Allwyn reportedly interested in Irish National Lottery bid

Allwyn reportedly interested in Irish National Lottery bid

Allwyn Entertainment is assessing the ongoing situation in the Irish lottery space, having consolidated its position on the other side of the sea in the UK, according to some media reports.

Both the Financial Times and Irish Times have stated that the European lottery firm, which holds national lottery licences in numerous countries as well as casino operations, is eyeing up a buyout of Premier Lotteries Ireland (PLI).

According to the IT’s sources, Allwyn has been working with UBS bankers on a sale, targeting a 90% purchase of PLI from its current owner, the Ontario Teachers Pension Plan (OTTP).

The OTTP, one of the world’s most prominent investment organisations, has been considering a sale of the PLI as part of a wider re-evaluation of its stake in global lottery operations. 

This follows the OTTP’s sale of incumbent-and-outgoing UK National Lottery operator Camelot UK and the Camelot Lottery Systems Group (Camelot LS) to Allwyn, completed earlier this year.

Czech-founded Allwyn was named the next holder of the fourth 10-year UK National Lottery licence by the UK Gambling Commission (UKGC) last year. 

Although Camelot launched a legal challenge against the decision, which ended its 23-year tenure as sole operator of the lottery, this was dropped after Allwyn secured acquisition terms with the OTPP.

As it stands, the company faces some study competition in a potential bid for Irish lottery management, according to the recent media reports, which state that four international firms are also mulling over the possibility.

According to the IT, Australia’s Lottery Corporation – the former lotteries and keno business of Tabcorp, divested last year as a separate ASX-listed enterprise – is interested, along with French state-backed Française des Jeux (FDJ), Scientific Games and International Game Technology (IGT).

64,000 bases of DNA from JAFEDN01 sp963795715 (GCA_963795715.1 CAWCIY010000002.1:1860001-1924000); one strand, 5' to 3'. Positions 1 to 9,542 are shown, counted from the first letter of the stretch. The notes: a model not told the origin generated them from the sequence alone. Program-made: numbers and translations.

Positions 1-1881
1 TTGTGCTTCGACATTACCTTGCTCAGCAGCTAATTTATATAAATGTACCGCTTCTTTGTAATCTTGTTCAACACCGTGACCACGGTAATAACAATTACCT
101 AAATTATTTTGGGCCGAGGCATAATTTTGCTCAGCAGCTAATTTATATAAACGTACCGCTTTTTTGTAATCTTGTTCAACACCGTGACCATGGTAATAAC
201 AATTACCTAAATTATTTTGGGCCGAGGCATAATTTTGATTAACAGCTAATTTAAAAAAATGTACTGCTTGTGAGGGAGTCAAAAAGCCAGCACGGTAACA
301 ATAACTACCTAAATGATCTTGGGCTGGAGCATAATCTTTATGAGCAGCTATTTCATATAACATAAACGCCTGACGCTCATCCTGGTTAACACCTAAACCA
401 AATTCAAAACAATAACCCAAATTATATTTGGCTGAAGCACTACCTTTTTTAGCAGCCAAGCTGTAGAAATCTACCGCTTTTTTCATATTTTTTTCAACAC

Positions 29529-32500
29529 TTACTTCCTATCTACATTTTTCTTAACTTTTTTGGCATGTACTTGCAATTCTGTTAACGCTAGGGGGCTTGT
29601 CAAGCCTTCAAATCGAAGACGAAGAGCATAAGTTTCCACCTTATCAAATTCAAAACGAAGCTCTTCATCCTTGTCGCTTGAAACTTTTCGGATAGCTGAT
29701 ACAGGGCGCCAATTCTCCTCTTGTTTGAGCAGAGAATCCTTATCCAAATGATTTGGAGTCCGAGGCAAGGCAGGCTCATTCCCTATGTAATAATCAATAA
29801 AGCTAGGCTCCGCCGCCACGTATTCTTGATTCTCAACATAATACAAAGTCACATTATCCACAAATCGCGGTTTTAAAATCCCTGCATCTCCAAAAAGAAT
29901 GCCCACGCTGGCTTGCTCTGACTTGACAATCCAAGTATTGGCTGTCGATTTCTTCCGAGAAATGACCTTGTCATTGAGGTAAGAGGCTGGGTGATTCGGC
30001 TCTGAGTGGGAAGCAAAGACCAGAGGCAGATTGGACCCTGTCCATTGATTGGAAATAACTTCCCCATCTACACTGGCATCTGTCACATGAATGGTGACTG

The paper quoted a ‘person working on the sale’, who said: “Look at the lottery operators that have the money and that are looking for growth. That’s a list that is long enough to have a competitive process but it’s also short enough to be very tailored with only super motivated buyers.”

Should Allwyn be successful in a potential buyout of the PLI, it would be able to commence Irish lottery business activity almost immediately, as PLI currently has another 10 years left on its licence. 

This could of course present a challenge further down the line, as Allwyn would then have to reapply for a new 20 year licence. However, given the firm’s recent success in the UK and extensive experience of European lotteries, it is likely confident of success in this future endeavour.

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